Choosing the right door lining kit
Having taken all your measurements, the crucial point when choosing the correct lining kit is demonstrated in Fig. 4.
1. Lining kit width denotes the internal size of the lining, and therefore size of door that fits into it.
2. The rough opening needs to be much wider to include the thickness of the timber in the lining kit, plus about 10mm on each side to give you a bit of ‘wriggle’ room when fitting the lining.
Therefore in Figure 4. if measurement 1 is, for example, to fit a 762mm door, measurement 2 would in this case need to be around 840cm. Looking left to right across the frame, the measurements from one side of the rough opening to the other would be:-
10mm (wriggle room) + 28mm (lining) + 762mm (door)+ 28mm (lining)+ 10mm (wriggle room) = 838mm (call it 840mm)
Lining kits and CLS
If you have constructed your wall out of CLS (smooth planed timber), which typically will be 89mm in depth, you will hit a problem unless you cut down one of the easily available standard kits, or go to a timber yard/specialist supplier. Why? Well, 89mm (stud depth) + 25mm (2 x 12.5mm layer of plasterboard on each wall side) + 4mm (2 x 2mm layer of plaster skim on each wall side) = 119mm. Clearly, a 119mm finished wall depth means a 131mm lining will sit far too proud of the wall surface on both sides, effectively meaning that when you attach your architrave to the lining, to finish the frame, there will be a ‘massive’ gap bewteen the architrave and wall. The other standard door lining kit width is 106mm – which is clearly too small.
So, why can’t you get standard kits to fit 89mm CLS off the shelf everywhere? Well, yes, seems crazy, but a few years ago, we all used to construct studwork out of rough sawn timber that was 100mm in width (same width as a concrete block), so 131mm linings were fine. However, in the last few years, CLS timber has become the norm for studwork because it is smooth planed, generally ‘straighter’ and easier to work with, and quite simply……all the suppliers/manufacturers of linings, haven’t quite got their act together in catering for this size requirement! Some timber/builder’s merchants are on the case with this but sadly, at the time of writing, none of the big DIY outlets seem to sell the right sized lining for 89mm CLS (one did tell me, coming soon though!).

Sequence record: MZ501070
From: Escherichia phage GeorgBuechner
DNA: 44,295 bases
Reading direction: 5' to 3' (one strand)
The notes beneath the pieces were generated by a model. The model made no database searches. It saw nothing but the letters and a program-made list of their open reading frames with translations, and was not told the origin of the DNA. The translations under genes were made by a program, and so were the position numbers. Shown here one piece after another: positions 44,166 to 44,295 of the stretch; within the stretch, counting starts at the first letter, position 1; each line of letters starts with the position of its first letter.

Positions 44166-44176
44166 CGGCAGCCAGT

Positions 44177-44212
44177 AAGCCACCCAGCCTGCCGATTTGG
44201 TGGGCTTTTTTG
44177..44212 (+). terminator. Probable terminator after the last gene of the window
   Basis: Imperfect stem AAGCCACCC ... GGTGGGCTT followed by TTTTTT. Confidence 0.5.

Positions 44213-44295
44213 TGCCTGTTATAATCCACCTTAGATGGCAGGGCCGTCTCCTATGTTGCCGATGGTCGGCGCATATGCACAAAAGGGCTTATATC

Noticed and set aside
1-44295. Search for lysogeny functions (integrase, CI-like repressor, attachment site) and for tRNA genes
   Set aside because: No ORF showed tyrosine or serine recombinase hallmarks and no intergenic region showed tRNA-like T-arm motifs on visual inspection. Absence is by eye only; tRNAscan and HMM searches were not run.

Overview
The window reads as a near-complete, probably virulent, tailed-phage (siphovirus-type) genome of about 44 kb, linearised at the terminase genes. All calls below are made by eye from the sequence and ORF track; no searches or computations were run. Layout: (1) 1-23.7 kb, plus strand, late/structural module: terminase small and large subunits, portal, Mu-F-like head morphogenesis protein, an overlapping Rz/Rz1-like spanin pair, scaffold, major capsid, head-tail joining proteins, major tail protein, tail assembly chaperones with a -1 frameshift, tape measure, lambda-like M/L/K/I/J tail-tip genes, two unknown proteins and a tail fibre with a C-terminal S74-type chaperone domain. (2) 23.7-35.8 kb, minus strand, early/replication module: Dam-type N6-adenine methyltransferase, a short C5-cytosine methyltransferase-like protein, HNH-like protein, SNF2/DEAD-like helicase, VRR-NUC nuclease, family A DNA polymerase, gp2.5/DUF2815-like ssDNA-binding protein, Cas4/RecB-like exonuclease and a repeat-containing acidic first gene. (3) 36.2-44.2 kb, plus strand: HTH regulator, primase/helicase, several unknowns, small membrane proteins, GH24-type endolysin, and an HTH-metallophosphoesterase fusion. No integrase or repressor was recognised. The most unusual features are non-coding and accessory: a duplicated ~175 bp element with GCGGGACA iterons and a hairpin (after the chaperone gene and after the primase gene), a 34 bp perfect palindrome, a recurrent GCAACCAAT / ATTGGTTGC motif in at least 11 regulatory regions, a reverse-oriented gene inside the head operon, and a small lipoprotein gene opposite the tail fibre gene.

All the above, does look more complicated than ‘it’ actually is. Therefore, quite simply, if you need to buy and fit a new door lining to create a door frame for hanging a new door.
- Measure the rough opening.
- Choose a lining kit that will fit in the opening, which is not only the correct width and height, but also the correct depth in relation to the finished depth of your wall.
For more information about assembling and fixing a lining in place, see my guide ‘Fitting a door lining’. Also, slightly further down this page you will see a number of links to related posts containing further information on door fitting, architrave fitting, handle fitting and much, much more.